The government seems to have set a new goal for the economy post demonetisation which is driving more cash transaction towards digitisation. With this the objective will bring the informal economy into the banking world and potential tax purview. This is important as the deadline for the GST implementation approaches, which is expected to lift the government’s overall revenues.
A temporary reprieve, ranging between 0.75 percent to 1 percent, has been given for transactions for booking railway tickets, payment of petrol and diesel and others. The objective is that the bargain hunting Indians will move to digital transactions because of these benefits. There is a lesson in consumer behavior which the mandarins need to accept and understand. Bargain hunting Indians will switch to digital transactions because of these benefits, but can also move out as soon as these benefits get over.
Take the fancy discounts the number of digital wallets offer nowadays, but once these offers are over consumers would move to the next wallet in case of any fresh offering. These companies make such clever moves to stay above the clutter in the digital wallet space by simply burning the reserves.
But the government shouldn’t assume that the consumer is stupid. Any change in consumer behavior that is economic over the long term does not happen without clear economic benefits. It is not if the consumer will adopt a digital wallet and will remain with it forever. He will continue only if there are sustained benefits in the long run. This is the core of any consumer behavior which look at brands that offer discounts or are known to offer it on a regular basis. They see sales happening only when there is any discount offer, be it on an apparel or a shoe brand like Woodlands which is famous for its discount offerings. Almost through the year, every Woodland retail shop has a discount sign, while only the percent of discount offer keeps changing with the season.
This is also the reason why many brands refuse to offer any discounts through the year, but offer loyalty points that can be redeemed for subsequent purchases. But every brand in India, even luxury watch brands like Longines acknowledge it. President of Longines told Forbes India magazine recently, “We will never stop seeing the bargaining spirit of Indians.” This is particularly incisive as it is assumed that Indian consumers who are willing to splurge on a status symbol of watch still negotiate on the price. The bargain hunting spirit is what the government seems to be ignoring in its drive towards digitisation.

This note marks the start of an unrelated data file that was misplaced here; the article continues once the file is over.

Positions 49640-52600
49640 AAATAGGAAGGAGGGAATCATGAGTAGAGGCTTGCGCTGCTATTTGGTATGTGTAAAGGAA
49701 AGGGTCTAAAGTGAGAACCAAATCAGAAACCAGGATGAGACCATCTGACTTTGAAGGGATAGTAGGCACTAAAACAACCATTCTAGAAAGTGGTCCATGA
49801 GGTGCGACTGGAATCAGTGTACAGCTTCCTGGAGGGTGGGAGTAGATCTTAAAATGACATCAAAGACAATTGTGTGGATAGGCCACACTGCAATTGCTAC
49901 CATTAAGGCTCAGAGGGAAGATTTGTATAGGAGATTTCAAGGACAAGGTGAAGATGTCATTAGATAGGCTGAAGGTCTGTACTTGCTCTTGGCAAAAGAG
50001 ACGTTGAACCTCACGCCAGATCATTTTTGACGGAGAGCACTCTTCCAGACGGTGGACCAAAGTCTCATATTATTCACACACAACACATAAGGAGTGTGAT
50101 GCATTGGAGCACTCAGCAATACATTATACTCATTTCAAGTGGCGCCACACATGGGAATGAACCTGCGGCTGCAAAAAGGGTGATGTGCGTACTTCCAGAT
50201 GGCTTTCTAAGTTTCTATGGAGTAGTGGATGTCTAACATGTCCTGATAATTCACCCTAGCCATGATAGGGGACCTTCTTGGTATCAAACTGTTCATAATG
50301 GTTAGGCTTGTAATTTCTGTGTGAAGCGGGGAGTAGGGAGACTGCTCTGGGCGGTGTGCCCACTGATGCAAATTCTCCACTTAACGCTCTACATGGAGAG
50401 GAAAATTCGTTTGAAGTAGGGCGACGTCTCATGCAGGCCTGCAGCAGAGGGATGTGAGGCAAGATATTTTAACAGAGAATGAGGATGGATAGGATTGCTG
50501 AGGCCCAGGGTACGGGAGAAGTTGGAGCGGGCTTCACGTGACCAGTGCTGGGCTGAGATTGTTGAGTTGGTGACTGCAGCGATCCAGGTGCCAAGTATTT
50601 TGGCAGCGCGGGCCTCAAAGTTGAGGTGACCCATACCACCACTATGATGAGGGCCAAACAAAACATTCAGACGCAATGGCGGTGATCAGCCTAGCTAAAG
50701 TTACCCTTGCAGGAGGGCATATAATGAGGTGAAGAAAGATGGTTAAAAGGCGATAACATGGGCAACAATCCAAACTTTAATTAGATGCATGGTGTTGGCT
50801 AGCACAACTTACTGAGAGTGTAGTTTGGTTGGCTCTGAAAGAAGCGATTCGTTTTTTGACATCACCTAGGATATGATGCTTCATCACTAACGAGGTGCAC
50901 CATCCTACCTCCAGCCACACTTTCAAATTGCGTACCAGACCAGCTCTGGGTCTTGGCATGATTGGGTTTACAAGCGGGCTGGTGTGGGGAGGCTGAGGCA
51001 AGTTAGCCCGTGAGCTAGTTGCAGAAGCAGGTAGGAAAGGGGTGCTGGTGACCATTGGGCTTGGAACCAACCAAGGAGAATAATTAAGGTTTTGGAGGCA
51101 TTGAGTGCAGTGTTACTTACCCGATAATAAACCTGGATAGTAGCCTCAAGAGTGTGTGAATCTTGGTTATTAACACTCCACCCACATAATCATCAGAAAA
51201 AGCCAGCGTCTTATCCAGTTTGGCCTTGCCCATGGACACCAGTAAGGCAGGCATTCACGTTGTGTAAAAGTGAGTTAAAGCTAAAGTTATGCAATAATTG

One collateral benefit of demonetisation is the realisation of transactions in the economy. Suddenly, every commentator and even the mandarins in the government is realising the importance of the transaction in an economy. This is a great realisation as the renowned economist Hayek, said, the economy is nothing but transactions that take place. To continue in the same phase GST is doing nothing but capturing all these transactions some for the first time. Therefore, it is important that the government looks at how GST will handle digital transactions. It does not have to look far, as Chennai-based economist and modeling expert G Ramachandran has devised a ‘Price Percentage model’ (PPM).
The model defines and explains how GST can be enabled for driving digital transactions. The beauty of PPM model is that it will not result in any revenue loss if any benefit is given for digital transactions. Whereas the government with its current model of incentives is expected to lose revenues. The estimate from Economic Times is that banks will lose Rs 1000 crore on the merchant card waiver fees. Another issue which the waiver does not easily cover is that of misuse, especially when the transaction cannot be verified by system. While Railways or oil companies may want to pass on the benefit to the consumers, will the system be able to detect misuse by dealers or agents, respectively.
In a GST environment, this misuse will be and can be detected as the transaction is linked to physical delivery or benefits of tax refund on inputs. The PPM model is therefore a revolutionary as it serves multiple purposes as it links GST benefits with digital transactions. It passes a subsidy to the buyer and seller for any digital transaction with a GST component. A long term solution for driving digitization is needed not short term incentives.
K Yatish Rajawat is a Delhi based policy analyst he tweets @yatishrajawat
First Published On : Dec 14, 2016 13:18 IST